Don’t Hold the Metformin! Enhancing the Inpatient Diabetes Order Set to Encourage Best Practices

From the 2021 HVPAA National Conference

Samantha Sanders (NYU School of Medicine), Michael Shen, Daniel Alaiev, Brianna Knoll, Michael Natter, Fiona Fitzgerald, Kayla Nunemacher, Mariah Schaflin, Meredith Ugell, Hyung (Harry) Cho, Ian Fagan, Amanda Klinger

Background

Studies have demonstrated that oral medications such as metformin are safe to continue in the hospital, and that when insulin is used in a hospital setting, a basal or basal-bolus regimen is more effective than sliding scale monotherapy. Despite mounting evidence and society guidelines, clinicians have been slow to adopt these practices in the medical inpatient setting.

Objective

We aimed to (1) increase appropriate use of oral diabetes medications and (2) increase basal insulin use in the inpatient setting across a 11-hospital safety net system.

Methods

The quality improvement initiative was implemented across an urban, 11-hospital safety net health system. We implemented a multifaceted intervention consisting of: (1) an education and awareness campaign, (2) local clinical consensus guidelines, and (3) electronic medical record order set enhancement.

To facilitate system-wide education, we sent materials to clinical leaders at each of our 11 sites, including a slide deck with guidelines for oral diabetes medications and insulin dosing, as well as a tip sheet for the enhanced order set. At select sites, we also facilitated lunchtime educational sessions for residents and students.

The order set we created nudges clinicians to continue a patient’s home oral medications (metformin and/or sitagliptin) when they are admitted to the hospital (Figure 1). It also encourages ordering of either basal-only regimens or basal-bolus regimens for patients who require insulin, rather than sliding scale monotherapy. We embedded dose calculators into each insulin order to help determine the appropriate initial dosing.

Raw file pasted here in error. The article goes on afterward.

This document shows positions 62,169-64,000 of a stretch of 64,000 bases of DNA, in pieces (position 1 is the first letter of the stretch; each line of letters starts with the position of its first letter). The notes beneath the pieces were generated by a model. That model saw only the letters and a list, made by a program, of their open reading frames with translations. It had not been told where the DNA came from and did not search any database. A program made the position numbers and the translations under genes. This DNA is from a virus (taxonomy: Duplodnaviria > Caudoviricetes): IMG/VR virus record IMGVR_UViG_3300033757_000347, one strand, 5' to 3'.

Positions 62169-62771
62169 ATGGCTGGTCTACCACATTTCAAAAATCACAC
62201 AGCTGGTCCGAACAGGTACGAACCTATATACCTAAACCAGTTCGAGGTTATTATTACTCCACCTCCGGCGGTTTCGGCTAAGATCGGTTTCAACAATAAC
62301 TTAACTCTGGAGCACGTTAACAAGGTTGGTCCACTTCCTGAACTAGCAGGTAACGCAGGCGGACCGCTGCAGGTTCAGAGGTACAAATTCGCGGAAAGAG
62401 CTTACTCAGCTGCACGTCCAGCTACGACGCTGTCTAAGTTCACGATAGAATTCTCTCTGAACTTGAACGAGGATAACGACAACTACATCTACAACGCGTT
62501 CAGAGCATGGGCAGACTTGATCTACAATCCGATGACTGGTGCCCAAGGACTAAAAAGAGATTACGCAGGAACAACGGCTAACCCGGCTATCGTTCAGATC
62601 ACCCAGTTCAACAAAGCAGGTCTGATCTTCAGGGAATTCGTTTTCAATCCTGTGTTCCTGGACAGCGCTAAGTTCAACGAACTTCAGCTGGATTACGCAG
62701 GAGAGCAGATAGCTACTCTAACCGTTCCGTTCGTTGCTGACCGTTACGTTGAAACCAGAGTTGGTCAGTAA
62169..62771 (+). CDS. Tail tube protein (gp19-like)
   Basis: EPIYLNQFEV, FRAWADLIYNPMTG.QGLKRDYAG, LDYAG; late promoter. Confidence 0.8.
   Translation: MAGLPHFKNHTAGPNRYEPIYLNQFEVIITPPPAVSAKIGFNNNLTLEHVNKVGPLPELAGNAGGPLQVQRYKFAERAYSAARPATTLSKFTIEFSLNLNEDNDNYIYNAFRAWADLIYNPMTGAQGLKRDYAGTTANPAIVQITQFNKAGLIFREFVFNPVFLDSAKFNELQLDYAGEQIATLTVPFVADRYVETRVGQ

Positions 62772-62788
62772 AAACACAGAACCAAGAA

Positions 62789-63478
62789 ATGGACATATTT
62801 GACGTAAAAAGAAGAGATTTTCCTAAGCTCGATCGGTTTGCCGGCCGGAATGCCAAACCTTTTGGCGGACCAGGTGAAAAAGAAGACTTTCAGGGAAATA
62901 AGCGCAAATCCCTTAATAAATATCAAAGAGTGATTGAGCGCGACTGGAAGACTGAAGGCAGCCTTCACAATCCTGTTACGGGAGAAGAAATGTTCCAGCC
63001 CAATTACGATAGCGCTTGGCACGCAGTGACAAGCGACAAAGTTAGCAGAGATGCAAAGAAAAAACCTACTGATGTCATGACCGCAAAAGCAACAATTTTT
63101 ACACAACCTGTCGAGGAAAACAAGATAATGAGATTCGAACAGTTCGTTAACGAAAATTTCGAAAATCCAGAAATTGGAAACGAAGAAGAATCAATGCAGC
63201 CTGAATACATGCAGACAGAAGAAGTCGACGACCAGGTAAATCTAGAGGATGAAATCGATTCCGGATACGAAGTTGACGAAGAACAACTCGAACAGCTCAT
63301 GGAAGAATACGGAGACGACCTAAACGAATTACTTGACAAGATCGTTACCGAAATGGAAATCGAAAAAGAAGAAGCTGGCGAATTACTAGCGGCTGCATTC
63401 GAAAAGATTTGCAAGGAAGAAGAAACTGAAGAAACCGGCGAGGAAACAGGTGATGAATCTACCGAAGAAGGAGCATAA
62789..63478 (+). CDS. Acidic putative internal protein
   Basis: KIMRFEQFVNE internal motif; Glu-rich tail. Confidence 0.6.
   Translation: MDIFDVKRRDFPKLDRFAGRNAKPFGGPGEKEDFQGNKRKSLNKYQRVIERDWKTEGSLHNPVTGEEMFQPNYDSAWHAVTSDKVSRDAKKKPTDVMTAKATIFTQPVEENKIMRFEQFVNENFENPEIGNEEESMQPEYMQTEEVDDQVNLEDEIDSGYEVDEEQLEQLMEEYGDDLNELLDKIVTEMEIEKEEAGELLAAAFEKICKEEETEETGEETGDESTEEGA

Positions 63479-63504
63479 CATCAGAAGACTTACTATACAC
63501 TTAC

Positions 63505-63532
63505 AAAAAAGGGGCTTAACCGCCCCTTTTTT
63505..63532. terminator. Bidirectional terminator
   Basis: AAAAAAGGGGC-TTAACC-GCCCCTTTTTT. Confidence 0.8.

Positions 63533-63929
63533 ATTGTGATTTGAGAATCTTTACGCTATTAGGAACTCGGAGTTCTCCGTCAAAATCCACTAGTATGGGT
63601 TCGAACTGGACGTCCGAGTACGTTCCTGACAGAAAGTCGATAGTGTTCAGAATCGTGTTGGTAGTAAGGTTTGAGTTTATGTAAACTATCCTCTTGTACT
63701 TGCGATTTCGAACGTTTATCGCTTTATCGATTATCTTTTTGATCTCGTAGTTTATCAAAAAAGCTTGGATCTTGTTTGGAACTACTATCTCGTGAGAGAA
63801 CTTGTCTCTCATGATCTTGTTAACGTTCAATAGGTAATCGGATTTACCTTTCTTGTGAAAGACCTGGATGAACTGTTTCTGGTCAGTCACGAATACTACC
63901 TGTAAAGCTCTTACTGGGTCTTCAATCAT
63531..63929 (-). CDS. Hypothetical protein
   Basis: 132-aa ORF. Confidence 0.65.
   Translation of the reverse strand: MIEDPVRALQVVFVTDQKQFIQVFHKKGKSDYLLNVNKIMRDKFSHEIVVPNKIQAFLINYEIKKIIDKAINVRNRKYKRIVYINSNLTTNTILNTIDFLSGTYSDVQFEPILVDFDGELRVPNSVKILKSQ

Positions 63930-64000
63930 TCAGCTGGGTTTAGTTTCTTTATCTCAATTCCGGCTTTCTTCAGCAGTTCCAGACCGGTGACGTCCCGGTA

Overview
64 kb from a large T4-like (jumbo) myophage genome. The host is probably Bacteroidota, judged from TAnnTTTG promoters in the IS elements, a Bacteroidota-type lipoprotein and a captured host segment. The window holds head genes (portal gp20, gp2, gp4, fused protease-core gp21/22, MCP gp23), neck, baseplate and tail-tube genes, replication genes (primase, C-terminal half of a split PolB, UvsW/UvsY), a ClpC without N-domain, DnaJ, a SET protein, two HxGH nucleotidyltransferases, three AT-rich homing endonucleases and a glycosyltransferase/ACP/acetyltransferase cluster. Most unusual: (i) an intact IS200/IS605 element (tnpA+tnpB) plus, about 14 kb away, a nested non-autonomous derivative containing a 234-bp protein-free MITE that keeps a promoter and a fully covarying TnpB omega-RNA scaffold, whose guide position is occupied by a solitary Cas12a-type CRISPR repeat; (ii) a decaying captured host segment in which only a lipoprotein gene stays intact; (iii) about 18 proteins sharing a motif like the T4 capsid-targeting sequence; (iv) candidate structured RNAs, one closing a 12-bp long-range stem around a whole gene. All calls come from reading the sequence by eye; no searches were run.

Results

Our primary outcome was use of metformin, sitagliptin, and basal insulin, which we measured for patients older than 18 years old hospitalized on a medical, surgical, or psychiatric service. We excluded patients hospitalized in an ICU setting. Pre-intervention data was from November 3, 2020 to February 9, 2021 (13 weeks), and post-intervention data was from February 10, 2021 to May 6, 2021 (12 weeks). The combined rate of metformin and sitagliptin orders increased by 9.3% (from 7.17 to 7.84 orders per 1000 patient days). The combined rate of basal insulin orders (insulin detemir and NPH) increased by 5.3% (from 37.9 to 39.9 orders per 1000 patient days).

We also assessed rates of hyperglycemia and hypoglycemia to monitor the safety of our intervention. Rate of hypoglycemia (glucose <70) was stable at 2.2% pre-intervention and 2.0% post-intervention. Similarly, the rate of hyperglycemia (glucose >200) was stable at 24.6% pre-intervention and 25.5% post-intervention.

Conclusions

The introduction of an inpatient diabetes order set resulted in increased use of metformin, sitagliptin, and basal insulin. Rates of hyperglycemia and hypoglycemia remained stable.

Clinical Implications

Shifting practice toward oral diabetes medications and basal insulin is achievable in large settings. It can deter use of unnecessary sliding scale insulin monotherapy regimens and may lead to improved glycemic control. This has the potential to encourage the use of inpatient diabetes medications that more readily translate into outpatient regimens for these patients.